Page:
tattoogunman wrote: It's also one of the reasons why I have reservations about EVs in general because if I were to pick up a used Leaf (since I cannot afford new), there is no way I would ever be able to cover the cost of a replacement battery pack.
One lesser known trick is to put aside the money you save in fueling for the day you want a new pack.
I bought my used LEAF for ~ $8000. A replacement pack costs $6000.
That should be good for 10 years for most people, or about $120 a month. If you save around $50 a month on fuel, an equivalent ICE vehicle would have to cost around $70 a month.
Not a bad idea, but I have been playing around with my numbers the last few days regarding maintenance, fueling, etc. Because I drive my current car so little as it is (Fiat 500), I do my own work on the car, and it is very economical (36-38mpg), I figure any money I would realistically save in fuel costs would be offset by how much my insurance would go up if I were to get an EV.
I have been looking at the Volt, Bolt, and Leaf and all of them will make my insurance go up anywhere from $500 to $600 a year. As it is, I am only spending approximately $500 to $600 a year in gas (at current prices), so I would essentially be at a break even point if I got an EV. In all actuality, it would actually cost me more to get an EV right now because I would end up having to pay for my electricity to charge the car and that would push me past the break even point when comparing my current car to an EV. Granted, my required maintenance would go down, but I am only spending around $50 to $100 a year for maintenance on my Fiat, so that isn't a huge savings.
There are very few public charging stations in my area. The only chargers available on my campus (born again college student in my 40's) require the "premium" parking permit (which is BS) to use and that would also cost me more money since I usually park out in the nosebleed area and walk a few miles a day on campus.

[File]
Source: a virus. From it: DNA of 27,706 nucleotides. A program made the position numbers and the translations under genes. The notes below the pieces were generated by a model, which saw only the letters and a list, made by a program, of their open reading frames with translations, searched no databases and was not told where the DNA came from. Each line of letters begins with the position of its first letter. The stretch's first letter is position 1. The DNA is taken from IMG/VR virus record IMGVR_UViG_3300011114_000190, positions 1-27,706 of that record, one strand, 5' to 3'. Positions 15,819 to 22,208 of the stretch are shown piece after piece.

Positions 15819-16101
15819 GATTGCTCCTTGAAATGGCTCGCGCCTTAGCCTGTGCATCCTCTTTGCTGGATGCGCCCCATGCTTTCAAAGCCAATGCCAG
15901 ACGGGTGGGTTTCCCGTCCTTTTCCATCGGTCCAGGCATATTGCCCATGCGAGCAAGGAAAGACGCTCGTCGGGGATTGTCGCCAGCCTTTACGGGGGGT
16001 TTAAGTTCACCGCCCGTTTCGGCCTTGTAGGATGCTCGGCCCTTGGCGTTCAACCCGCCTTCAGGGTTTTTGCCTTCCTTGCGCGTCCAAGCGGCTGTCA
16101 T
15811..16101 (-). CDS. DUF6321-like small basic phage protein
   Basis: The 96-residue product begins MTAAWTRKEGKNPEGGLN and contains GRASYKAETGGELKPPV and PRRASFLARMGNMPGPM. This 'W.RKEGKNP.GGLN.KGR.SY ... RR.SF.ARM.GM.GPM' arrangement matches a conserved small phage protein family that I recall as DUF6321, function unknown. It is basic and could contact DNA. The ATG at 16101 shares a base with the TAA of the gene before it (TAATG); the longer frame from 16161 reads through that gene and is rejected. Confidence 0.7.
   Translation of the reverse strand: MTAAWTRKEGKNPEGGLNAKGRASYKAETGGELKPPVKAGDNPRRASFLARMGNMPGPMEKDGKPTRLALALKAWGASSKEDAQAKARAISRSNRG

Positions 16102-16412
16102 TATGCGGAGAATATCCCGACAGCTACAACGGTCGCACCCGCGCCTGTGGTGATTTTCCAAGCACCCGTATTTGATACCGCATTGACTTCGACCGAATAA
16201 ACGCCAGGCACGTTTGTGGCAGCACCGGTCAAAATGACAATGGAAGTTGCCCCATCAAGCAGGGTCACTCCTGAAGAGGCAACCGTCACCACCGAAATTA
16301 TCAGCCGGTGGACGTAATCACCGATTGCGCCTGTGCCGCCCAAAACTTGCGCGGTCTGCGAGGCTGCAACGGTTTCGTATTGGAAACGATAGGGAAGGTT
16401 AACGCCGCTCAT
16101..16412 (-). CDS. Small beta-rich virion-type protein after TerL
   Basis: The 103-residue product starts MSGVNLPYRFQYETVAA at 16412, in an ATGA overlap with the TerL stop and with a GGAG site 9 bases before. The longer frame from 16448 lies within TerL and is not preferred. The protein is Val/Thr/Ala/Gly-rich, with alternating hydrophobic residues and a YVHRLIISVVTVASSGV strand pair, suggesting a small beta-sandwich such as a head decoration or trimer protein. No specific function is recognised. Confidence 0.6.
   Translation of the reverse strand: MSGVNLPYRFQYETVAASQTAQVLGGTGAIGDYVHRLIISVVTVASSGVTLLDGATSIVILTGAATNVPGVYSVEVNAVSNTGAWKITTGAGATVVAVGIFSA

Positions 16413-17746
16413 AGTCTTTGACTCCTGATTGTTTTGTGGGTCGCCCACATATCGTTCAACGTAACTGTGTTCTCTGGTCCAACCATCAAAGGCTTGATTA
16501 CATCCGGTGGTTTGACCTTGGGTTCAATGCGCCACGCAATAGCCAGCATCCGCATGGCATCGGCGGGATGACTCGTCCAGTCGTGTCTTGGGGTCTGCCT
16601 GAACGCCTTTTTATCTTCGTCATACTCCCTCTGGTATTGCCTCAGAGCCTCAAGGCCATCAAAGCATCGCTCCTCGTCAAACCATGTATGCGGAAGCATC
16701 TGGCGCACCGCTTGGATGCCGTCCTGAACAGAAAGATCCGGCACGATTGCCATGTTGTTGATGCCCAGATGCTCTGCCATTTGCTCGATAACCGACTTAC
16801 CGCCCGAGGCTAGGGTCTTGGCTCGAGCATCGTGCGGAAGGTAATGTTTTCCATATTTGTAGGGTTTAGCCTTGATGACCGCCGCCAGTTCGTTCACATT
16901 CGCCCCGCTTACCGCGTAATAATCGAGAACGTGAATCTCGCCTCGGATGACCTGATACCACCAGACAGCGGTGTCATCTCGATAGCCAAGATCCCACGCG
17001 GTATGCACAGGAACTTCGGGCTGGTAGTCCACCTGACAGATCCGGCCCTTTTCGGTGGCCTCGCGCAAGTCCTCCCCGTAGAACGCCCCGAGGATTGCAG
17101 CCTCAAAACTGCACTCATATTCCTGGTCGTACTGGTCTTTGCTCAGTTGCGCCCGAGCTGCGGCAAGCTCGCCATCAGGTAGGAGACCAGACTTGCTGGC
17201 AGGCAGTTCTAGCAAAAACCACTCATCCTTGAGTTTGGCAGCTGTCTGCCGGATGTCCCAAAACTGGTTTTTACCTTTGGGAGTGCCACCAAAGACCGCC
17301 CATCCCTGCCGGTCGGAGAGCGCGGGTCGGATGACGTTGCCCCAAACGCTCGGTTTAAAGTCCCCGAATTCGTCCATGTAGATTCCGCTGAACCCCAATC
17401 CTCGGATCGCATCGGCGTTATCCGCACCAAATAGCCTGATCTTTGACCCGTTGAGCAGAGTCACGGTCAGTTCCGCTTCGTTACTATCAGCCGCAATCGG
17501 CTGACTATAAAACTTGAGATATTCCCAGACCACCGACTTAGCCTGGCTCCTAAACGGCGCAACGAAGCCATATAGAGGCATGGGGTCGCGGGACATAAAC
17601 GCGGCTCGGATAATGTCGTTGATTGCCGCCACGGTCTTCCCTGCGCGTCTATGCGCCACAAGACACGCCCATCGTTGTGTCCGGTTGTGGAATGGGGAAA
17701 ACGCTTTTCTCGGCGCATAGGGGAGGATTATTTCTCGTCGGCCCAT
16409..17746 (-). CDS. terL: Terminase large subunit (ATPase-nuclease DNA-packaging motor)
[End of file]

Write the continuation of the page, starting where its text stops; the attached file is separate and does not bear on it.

Here is an approximate (stress approximate/average here) breakdown of my yearly car usage for reference - again, I am sort of an extreme conservative case at the moment:
Miles driven per year - appx. 7000
Average fuel fill ups - appx. 16 fill ups per year (I only have to get gas every 3-4 weeks) at a cost of appx. $500 (that's at a rounded up average of $30 a fill up since the car requires premium, but there are times where I don't fill the car all the way up)
Maintenance - on average, maybe $50 a year for oil/filter change since I am only averaging one a year. I have had to replace two tires and the spark plugs if you want to factor that in (still not much).
Current Insurance (for my car, not including the wife's car) - $1450 per year (it's high where I live thanks to this area being in the top 10 for accidents in America. Could get a bit cheaper, but I also carry full coverage and gap insurance).
So playing around with those numbers, on a very loose average, I am spending around $2500 a year on gas/maintenance. If I replace this car with an EV, I would save the $500/year on gas, but that would be negated by insurance going up. Now, the maintenance costs would go away (sans tires eventually), but that would still only be saving me around $50 a year or so and I would then have to factor in what electric would cost me (not much, but I am still not going to see fantastical savings).
This is why the whole EV thing has been driving me nuts. I'm the ideal candidate for one, it's just not cost effective for me at the moment to make the switch. I'm due to graduate at the end of this year and more than likely I am still going to be working at someplace within a ten mile round trip commute from my home. I just cannot justify the expense and that isn't even factoring in the purchase price of the EV to begin with.